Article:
Glen E. Roberts, Ph.D.

Test Developed:
Roberts Apperception Test for Children

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I was drawn to psychological testing in graduate school and particularly to projectives in attempting to understand how the child feels and how feelings are expressed in behavior. It seems basic that the therapeutic process begins with the assessment in determining the dynamics of the child, as related to the presenting problem.

During my internship in a community child clinic, I became aware of the need to evaluate the attitudes and relationships with family members in assessing the personality functioning of children. Although we used the TAT, CAT, and the Rorschach, the nature of the family interactions were not clearly and thoroughly evaluated. The therapeutic work with the children helped to identify the significance of involving the family rather than focusing on the child alone. I decided to develop a thematic test to assess the family relationships for my dissertation upon my return to graduate school. As the enormity of such a task became apparent, I compared different types of stimulus figures for my dissertation as the first step in developing such a test. Four types of stimulus figures—human children, human adults, animals, and stick figures—were presented to children of three age groups in four different thematic situations. It was concluded that human children and human adults represented the figures that elicited the most projection. It was further concluded that situations were a significant variable in eliciting projection and should be thoroughly researched for the basis of a thematic test for children.

Influences on Definition of Construct

Several years after graduation, I began the process of collecting pictures that pulled for the family attitudes and relationships and also for a variety of emotional reactions and situations involving school and peers. In my practice in two clinic settings, I explored the responses my child clients produced to hundreds of pictures from magazines, newspapers, drawings, and so on. Twenty-three situations were identified as representing the important areas in a child’s life and were drawn in line drawings for consistency of the stimulus. Boys and girls in an elementary school in four age groups—six, eight, ten, and twelve—were shown the twenty-three pictures. Each picture was evaluated by a combination of scores and ratings. Sixteen pictures with the highest ratings were chosen to represent all of the interpersonal arenas and emotional states. The final test consisted of eleven cards depicting either boy or girl figures and five cards that were administered to both boys and girls.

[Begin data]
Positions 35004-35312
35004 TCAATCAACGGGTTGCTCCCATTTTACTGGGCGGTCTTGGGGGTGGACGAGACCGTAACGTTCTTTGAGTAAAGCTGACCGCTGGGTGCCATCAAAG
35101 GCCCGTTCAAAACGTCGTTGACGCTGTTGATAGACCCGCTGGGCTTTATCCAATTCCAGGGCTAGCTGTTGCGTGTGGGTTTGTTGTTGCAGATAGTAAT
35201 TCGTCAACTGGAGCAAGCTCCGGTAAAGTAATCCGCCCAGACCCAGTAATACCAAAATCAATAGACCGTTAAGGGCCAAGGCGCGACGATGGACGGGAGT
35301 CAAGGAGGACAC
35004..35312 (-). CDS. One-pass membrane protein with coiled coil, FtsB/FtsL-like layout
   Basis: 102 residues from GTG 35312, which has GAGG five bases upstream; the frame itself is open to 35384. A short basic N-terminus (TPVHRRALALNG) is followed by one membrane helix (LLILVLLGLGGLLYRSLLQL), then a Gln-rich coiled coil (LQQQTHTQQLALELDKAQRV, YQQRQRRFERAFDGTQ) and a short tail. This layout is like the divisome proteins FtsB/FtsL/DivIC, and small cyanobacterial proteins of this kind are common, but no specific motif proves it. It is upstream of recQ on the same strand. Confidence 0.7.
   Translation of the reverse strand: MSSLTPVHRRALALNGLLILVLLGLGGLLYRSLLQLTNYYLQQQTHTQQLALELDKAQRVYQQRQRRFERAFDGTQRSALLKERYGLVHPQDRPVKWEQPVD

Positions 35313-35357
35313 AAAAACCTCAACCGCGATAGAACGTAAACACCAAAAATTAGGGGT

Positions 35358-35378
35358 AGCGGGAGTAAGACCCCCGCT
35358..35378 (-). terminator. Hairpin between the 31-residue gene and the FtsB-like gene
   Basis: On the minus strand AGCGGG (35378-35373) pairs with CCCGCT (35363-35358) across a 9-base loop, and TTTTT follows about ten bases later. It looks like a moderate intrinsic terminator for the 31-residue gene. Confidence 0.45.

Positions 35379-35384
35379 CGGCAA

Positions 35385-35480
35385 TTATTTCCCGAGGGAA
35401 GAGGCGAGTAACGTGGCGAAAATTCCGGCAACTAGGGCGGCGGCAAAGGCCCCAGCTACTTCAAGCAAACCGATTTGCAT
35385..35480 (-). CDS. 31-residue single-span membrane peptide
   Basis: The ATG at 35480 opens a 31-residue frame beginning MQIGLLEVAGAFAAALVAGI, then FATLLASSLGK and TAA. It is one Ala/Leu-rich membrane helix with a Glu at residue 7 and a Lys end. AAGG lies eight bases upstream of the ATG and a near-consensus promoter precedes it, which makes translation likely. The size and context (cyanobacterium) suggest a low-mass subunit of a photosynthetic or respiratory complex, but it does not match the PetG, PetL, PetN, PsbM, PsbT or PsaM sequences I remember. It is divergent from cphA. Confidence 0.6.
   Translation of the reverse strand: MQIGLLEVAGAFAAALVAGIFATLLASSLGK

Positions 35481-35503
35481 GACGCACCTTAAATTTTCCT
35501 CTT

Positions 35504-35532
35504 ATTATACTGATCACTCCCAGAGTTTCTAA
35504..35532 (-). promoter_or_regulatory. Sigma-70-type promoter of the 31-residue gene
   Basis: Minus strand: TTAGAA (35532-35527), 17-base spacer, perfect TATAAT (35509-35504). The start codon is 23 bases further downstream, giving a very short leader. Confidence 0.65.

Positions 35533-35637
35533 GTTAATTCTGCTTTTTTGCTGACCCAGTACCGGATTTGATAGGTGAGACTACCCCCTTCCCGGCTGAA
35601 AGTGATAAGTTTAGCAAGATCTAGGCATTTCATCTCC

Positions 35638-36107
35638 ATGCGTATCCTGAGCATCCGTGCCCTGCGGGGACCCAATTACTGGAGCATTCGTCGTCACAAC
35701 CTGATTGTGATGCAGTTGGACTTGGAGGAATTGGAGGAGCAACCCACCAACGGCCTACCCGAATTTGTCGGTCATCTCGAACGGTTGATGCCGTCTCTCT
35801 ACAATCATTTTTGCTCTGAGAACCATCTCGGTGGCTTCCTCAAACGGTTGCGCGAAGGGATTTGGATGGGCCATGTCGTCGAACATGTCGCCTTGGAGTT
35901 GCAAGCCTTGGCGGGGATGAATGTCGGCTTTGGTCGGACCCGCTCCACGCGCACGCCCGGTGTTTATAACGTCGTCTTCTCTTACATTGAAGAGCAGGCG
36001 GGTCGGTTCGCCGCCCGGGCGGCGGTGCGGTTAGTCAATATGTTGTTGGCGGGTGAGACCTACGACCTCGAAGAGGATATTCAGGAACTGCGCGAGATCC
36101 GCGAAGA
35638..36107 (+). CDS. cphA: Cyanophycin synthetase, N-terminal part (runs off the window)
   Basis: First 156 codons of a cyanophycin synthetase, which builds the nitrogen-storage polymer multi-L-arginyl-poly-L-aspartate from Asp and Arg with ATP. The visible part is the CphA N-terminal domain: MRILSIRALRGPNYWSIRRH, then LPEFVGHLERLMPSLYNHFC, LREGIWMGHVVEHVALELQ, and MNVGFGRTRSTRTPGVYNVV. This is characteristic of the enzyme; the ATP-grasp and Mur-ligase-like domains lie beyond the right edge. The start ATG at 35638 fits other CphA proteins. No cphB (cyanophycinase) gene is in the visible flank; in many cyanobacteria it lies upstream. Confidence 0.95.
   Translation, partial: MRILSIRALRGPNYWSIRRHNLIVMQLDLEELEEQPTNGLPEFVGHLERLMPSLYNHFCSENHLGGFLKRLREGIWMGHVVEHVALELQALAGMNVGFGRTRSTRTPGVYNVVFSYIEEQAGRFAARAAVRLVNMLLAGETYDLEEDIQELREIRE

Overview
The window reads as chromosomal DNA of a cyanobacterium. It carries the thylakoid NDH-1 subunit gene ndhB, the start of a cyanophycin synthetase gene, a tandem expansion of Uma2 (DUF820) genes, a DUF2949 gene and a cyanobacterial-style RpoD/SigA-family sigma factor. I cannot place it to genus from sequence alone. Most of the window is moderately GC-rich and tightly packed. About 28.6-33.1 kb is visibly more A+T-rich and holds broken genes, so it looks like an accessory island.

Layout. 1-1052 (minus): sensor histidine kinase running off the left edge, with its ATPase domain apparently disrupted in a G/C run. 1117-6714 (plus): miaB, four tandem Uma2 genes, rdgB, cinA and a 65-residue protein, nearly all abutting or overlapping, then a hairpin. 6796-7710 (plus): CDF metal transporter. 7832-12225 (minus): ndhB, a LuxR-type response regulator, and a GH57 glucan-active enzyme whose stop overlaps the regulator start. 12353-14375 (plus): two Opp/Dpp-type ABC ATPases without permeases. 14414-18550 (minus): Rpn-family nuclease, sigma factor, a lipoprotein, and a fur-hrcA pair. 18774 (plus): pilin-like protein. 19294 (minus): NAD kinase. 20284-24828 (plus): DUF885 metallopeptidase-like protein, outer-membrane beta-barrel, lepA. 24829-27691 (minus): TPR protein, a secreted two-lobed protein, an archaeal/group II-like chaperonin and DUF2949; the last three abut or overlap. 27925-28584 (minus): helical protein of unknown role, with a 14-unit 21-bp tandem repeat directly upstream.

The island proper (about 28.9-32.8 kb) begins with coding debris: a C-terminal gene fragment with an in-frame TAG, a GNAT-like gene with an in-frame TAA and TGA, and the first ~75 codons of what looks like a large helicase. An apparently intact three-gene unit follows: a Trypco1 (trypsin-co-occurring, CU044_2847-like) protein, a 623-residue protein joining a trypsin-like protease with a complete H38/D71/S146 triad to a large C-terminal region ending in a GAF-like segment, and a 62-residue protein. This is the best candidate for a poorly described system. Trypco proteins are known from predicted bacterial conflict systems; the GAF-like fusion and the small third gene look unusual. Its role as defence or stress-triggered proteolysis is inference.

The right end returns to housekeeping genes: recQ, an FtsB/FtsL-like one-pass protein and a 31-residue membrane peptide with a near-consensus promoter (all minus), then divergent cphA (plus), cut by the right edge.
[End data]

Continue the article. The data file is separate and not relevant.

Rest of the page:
The test was administered for several years to children at our child clinic and interpreted primarily by identifying

significant themes and unusual responses. Our clinic began training psychology interns, and significant contributions were made by several interns. Dorothea McArthur compared RATC cards with TAT and CAT cards with boys in two age groups and concluded that the RATC was superior in eliciting nonstereotyped responses. Later she co-authored the manual for the test and helped in the process of training interns to score the protocols of well-adjusted children and children who were clients of the agency for a validation study. Tom Muha contributed to the development of the scoring system in his study of comparing the responses to cards by nonclinic families and clinic families. He found that the nonclinic families projected more positive and helpful responses and that they tended to end the stories with positive outcomes. These findings provided the basis for the scores of Support and Resolution and were significant in developing the adaptive scores.

Test Development Process

The most interesting and significant aspect of developing the test was the process of constructing the norms. The scoring system was still in a developmental stage, and I experienced the same difficulties in creating a psychometric scoring system as had existed for the TAT and other thematic tests. Well-adjusted children ages 6 to 15 were identified by teachers in three school systems to serve as the population for the norms. When the test was first administered to 6- and 7-year-olds, it became obvious that these children produced stories quite different from the clinic children. In addition to the differences in behavior in terms of maintaining focus, staying on task, and controlling inappropriate behavior, the children tended to end the stories with positive outcomes and include a great number of supportive and positive interactions among the figures. The scores of Support and Resolution that had been identified by Muha as characteristics of nonclinic families were occurring in the stories of well-adjusted children of all ages in contrast to the projections of clinic children. Children of ages 8 and older included some description of process in resolving their stories instead of just positive closure utilized by the 6- and 7-year-old children. The idea of a developmental factor in the resolution of stories became obvious. The outcomes to the stories produced by the adolescents included more elaborate description of the process and often involved a generalization for coping in the future. The norming procedure identified the need for norms for different age groups and provided some surprises in how differently the well-adjusted children process and organize their stories.